Write all timings as 6 a.m. , 9 p.m. and NOT 6.00 P.M. but 6.30 p.m.
Expand all abbreviations and write their acronyms in brackets when you’re using them the first time in your copy. You may abbreviate them later in the copy. Remember STD can mean both straight trunk dialling as well as sexually transmitted diseases, and IT can mean income tax and information technology.
USING OFFICE NAMES
Remember to write the name of the office/ department correctly. Write the official name always. Avoid using other forms such as the psychology department (when it’s called Department of Psychology), sericulture department (Department of Sericulture). NOTE THE USE OF CAPS WHEN THE NAME IS OFFICIAL. However, you can use university, department (with a small cap) in isolation. For example: A university has many departments.
All UNENGLISH words such as pooja, jatra, swamiji, ad hoc, bon voyage, de facto, de jure, faux paus etc. must be italicised. However, you DO NOT need to italicise PROPER NOUNS like Madhvacharya, Raghavendracharya etc.
All BRANDS (Coca Cola, Maruti, Bajaj, Clinic All Clear)/ NAMES OF FILMS (Silence of the Lambs)/ SONGS (Wherever you go…)/ ALBUMS (Lamhe)/ BOOKS (Animal Farm)/ REPORTS (India: A Development Report, 2001) / BIOLOGICAL & ZOOLOGICAL (mimosa pudica) must be italicised. Also italicise The if it is part of the title: The Hindu. Using single quotes is redundant in this case.
Quoting people: Says John,”I have not ….away from college.” Notice that the quote begins with a capital letter and the end quotation mark comes AFTER the period/ BEFORE question mark.
Say a person is quoted as quoting another person: Says John, ”I have not heard anyone who says ‘I don’t attend college’.” Note the use of single quotes within a quote and the use of period BEFORE the double quote.
Use double quotes only when you are quoting somebody. Otherwise, use a single quote. Take this example: Laloo firmly believes in ‘making hay while the sun shines’. Also note that the period in this case comes AFTER the quote.
USE OF ITS AND IT’S
Always remember, its means belonging to. It’s means IT IS. Therefore, it would be It’s time the group found its way back home.
When writing plural forms like MPs, MLAs and years/decades like ‘in the 60s and 70s’ DO NOT USE APOSTROPHE. However, when you refer to them as belonging to write MP’s/ MPs’, MLA’s/ MLAs’ etc.
Write educational qualifications as B.A. , B. Sc. , M.A. , M. Sc. , B. Com. , M.B.B.S. , M.D. D. Litt. etc.
Days DO NOT take an article. Therefore, you write Black Day, Flag Day, Teachers’ Day etc. NOTE THE USE OF CAPS IN THE INITIAL LETTERS.
Weeks DO take articles. Therefore, you write Railway officials are expected to behave well during the courtesy week. However, it would be The Traffic Police Department will observe a courtesy week beginning this year.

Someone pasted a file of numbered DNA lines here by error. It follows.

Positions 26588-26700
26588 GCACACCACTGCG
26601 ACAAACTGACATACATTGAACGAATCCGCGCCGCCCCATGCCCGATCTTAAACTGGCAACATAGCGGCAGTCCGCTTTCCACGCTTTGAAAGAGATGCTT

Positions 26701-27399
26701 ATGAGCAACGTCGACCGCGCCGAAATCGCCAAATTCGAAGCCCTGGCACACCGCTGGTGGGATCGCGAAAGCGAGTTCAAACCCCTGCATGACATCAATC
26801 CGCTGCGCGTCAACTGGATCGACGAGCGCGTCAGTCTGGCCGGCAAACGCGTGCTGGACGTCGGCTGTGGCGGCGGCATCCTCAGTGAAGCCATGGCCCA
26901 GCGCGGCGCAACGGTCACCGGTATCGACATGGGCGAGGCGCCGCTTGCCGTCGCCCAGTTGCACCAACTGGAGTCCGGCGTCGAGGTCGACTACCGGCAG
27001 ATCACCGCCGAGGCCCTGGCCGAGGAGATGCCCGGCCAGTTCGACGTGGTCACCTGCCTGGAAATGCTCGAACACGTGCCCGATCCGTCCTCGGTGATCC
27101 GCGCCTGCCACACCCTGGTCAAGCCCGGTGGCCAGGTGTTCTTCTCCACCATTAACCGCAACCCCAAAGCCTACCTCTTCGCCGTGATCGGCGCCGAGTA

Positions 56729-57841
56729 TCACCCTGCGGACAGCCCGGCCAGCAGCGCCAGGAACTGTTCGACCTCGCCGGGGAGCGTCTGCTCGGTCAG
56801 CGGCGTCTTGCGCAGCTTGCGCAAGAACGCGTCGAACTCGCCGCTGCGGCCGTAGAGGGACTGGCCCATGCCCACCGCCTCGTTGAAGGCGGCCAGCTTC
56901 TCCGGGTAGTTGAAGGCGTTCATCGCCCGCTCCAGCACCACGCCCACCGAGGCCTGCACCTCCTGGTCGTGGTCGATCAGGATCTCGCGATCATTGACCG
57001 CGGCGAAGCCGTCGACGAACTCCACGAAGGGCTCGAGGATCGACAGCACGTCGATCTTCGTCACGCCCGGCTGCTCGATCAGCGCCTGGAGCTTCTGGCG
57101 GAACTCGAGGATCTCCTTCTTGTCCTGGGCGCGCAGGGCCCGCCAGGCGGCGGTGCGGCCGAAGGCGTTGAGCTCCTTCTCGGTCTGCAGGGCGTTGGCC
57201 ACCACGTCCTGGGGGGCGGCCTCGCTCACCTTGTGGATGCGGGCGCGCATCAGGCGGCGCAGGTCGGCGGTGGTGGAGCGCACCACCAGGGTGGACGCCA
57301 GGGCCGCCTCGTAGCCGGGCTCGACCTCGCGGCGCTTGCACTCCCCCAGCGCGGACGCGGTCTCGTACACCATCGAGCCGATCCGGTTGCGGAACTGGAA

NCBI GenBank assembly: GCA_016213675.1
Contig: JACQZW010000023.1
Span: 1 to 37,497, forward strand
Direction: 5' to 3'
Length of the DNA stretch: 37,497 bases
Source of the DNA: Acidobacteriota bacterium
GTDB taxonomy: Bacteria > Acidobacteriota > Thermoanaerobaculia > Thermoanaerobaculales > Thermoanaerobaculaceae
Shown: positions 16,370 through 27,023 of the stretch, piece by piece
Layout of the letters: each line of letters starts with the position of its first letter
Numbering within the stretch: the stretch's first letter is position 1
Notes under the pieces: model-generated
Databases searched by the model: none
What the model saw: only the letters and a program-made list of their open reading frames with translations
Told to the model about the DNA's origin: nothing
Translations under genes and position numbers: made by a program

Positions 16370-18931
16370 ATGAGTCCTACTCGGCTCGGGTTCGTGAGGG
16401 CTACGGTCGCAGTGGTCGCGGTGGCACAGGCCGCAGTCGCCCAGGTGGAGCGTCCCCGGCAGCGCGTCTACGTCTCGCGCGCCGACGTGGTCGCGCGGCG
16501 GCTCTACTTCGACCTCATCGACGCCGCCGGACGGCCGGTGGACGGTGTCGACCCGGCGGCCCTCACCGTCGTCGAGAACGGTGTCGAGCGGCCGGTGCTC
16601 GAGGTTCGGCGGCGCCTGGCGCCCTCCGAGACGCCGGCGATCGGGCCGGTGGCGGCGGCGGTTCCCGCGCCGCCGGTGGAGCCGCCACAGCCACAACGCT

DO NOT USE articles with All India Radio, Radio Pakistan but it is always the British Broadcasting Corporation. Also, if the article is part of the name DO NOT FORGET to use it.
WORDS THAT CONFUSE
Check out for words that confuse. For example advice (noun) and advise (verb). Also, affect (to have an influence on) and effect (the influence), aid (help), aide (attendant) etc. CONSULT A DICTIONARY (Oxford Advanced Learner’s Dictionary) WHEN WORDS CONFUSE YOU.
follow this cardinal principle
‘WHEN IN DOUBT, CHECK IT OUT’
S E C T I O N TWO
ALWAYS write your name//folder name/sub-folder/file name/ file name of photo OR illustration and the word count at the top of your copy. All rewritten copy should be marked rewritten/name of the rewriter. A typical copy would look as under:
Name / lab No. / folder / sub-folder/ file name /photo file name
vineeth/ lab 13-d/ amplus/ articles/ Big B’s victory/ bachchan
THE ACTUAL COPY
To survive, a newspaper has to win the respect of its audience. Readers must believe that what you print is accurate. Moreover, they have to be able to follow every story. If you misspell the name of your prime minister, or get your facts wrong, your credibility will crumble.
As trainee reporter/ sub-editor, your job is to make sure every story is clear, tight and accurate. This process has three parts: copywriting, editing and proofreading. Let us tackle each part separately.
TIPS ON GOOD COPY WRITING/ EDITING
Any reporter/ copyeditor should have as many of the following on hand as possible:
* A stylebook
* A good dictionary (preferably Oxford Advanced Learner’s)
* Files of current issues & sources
* Double-check the spelling of people’s names and titles
* Check the facts in a story
* Check dates
* Check the quotes
* Make sure you can reach the reporter if you have any questions
Every writer and editor would do well to study and follow these rules:
• Never use a long word where a short one will do
• Never use a metaphor, simile, or other figure of speech that you are used to seeing in print
• If it is possible to cut a word out, always cut it
• Never use the passive when you can use the active
• Avoid jargon word if you can think of an alternative
• Are the tenses consistent?
• Does the article contain spelling mistakes?
• Does the writer always use the active voice?
Finding story flow
An article is like a jigsaw puzzle, where the lead, quotes and background information come together to produce a complete picture. However, it’s not uncommon for sub-editors to receive stories wherein the lead does not make sense, context is missing and the quotes are redundant. What do you do? The answer is simple: find clarity.
To achieve this goal, you must have a clear idea before you start editing. Ask yourself this question, “In one sentence, what is this article about?” If you, or the writer, cannot come up with this sentence, chances are the story is not a story but rather an idea without focus. The distinction between a story and an unfocussed idea is crucial. A story deals with an issue by describing something, be it an event or topic. An article on pay equity, for instance, might describe how women construction workers earn less than their male counterparts. An unfocussed idea, on the other hand, raises an issue without answering it. Before you start editing a piece, make sure you understand what the story is about. The lead will revolve around this story-thesis. From then on, the article builds on what appeared in the lead.